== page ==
Normally, a company that offers production warranties looks at the client as an investor in the production of regenerative energy. Treating them as investors, you acknowledge that they need to see the economic efficiency of their installation first and foremost. An investor is not buying a solar plant, he buys a flow of energy generating a stream of cash and savings.

“An investor is not going to normally look at the initial figure, at the purchasing price. Instead, they look at what it brings them in the long run. For this type of approach, you have the concept of levelized cost of energy, meaning the average cost you get for your installation throughout its lifespan,” Dor explained. “It’s a simple artifice. You add the initial investment, everything that we call CAPEX, together with the operating costs and maintenance, OPEX, and divide it to the energy your installation produces. This means that half of your rentability is not the cost of your solar panels, it’s the volume of energy they provide.”

From Dusk Till Dawn. A Well-Maintained Solar Power Plant Is in Fact a Continuous Commitment

The last thing a service provider wants is to access insurance that could lead to default. So the first element is to improve. 

“If your installation wasn’t properly sized, we expand it, we change the position of the panels. We don’t only take on the responsibility of penalties, we take on the task of bringing your project up to standards,” Dor explains. “We have a monitoring and maintenance department that analyzes production data of our systems. We take field data multiple times a day. If an error occurs, our engineers get a real-time ticket and full report on your issues. We send a maintenance team to your location to remedy the problem. Our goal is a reaction time, with remedy, of less than eight hours.”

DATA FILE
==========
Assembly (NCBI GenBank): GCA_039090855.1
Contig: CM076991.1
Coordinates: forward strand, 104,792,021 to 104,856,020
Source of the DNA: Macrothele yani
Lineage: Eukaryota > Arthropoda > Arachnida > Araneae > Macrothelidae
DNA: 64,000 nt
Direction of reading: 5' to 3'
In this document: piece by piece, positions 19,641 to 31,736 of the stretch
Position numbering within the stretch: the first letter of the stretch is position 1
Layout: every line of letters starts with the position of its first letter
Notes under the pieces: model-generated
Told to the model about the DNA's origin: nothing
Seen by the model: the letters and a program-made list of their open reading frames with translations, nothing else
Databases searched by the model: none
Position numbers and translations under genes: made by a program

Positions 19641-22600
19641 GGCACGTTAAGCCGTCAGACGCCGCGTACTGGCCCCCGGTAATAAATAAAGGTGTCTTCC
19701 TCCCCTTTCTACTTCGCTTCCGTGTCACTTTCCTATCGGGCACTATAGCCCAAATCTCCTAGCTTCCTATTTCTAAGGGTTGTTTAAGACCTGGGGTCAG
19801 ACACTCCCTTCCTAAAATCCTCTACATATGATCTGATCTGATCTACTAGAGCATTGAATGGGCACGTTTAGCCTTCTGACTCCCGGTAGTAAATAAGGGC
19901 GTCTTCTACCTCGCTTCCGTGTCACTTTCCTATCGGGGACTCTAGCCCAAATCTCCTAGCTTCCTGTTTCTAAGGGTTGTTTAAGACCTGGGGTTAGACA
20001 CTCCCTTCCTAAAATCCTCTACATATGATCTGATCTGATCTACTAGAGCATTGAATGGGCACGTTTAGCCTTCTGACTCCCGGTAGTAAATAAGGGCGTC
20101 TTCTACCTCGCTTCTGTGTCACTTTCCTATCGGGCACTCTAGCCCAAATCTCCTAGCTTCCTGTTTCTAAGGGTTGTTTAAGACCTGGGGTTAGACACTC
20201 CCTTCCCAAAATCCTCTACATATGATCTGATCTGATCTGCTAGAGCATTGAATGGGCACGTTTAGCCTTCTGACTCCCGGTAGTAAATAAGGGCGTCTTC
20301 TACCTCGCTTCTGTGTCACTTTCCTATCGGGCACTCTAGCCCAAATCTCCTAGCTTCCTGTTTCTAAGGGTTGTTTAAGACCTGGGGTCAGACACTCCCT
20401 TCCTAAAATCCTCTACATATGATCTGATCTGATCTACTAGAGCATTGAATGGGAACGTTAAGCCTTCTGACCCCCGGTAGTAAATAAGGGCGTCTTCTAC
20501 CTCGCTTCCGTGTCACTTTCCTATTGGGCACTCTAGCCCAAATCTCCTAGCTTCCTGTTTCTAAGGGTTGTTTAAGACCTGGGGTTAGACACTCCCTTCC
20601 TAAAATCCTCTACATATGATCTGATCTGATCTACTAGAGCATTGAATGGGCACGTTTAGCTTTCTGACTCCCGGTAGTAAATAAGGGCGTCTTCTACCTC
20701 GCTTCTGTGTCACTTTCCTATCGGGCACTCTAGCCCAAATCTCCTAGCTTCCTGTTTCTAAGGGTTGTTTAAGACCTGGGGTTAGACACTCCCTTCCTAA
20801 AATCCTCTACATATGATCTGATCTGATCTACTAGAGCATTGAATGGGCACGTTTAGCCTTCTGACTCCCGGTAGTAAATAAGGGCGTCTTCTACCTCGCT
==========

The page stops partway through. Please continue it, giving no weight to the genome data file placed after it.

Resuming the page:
Not only that, but the installers monitor production weekly, monthly, quarterly, and yearly, to make sure the system is within projected parameters. The company takes full responsibility for the energy promised. 

“We do good initial work, we monitor and maintain our installations and we have a solid insurance if all else fails. We are looking at a long-term relationship, based on the contractual agreement that your systems are going to produce as much energy as we initially pitched to you. At the end of the day, we make sure to deliver on the numbers that actually matter,” says Dor. “This is a continuous commitment”

Specialized Engineers. The Expertise to Prospect, Project, and Implement a Photovoltaic System

Installing a solar farm is supposed to be a big, segmented process. In a company like Wiren, one European contractor that grants energy production warranties, each stage is handled by a specialized team of engineers. They have all been deep in the industry for over 15 years.

Prospecting. This is never a cookie-cutter approach. Each landscape is unique and has special requirements. Prospecting is done by specialized bidding engineers who will take into account the particularities of each project. 

Projection. The team of engineers must figure out how much energy you can harness, and plan the layout for maximum efficiency. By contrast, many market players take a former project and adapt it to broadly fit the requirements of the new client. Even in best-case scenarios, this means a reduction in efficiency.

Implementation. This is where the rubber meets the road. Building a solar complex is not an average DIY home improvement project. It requires a team of engineers, not just the versatile construction workers many companies rely on.

In Closing

Going green is supposed to have the best possible effects on your community, on the environment, and it’s supposed to grant a return on investment. 

The reality of the matter is that a lot of the teams out there are jack-of-all-trades. “Install 100ha of solar panels, and you get your bathroom tiling laid down for free” seems to be the great promise of many contractors. In a high-stakes industry like green energy, both companies and clients should be more ambitious than that.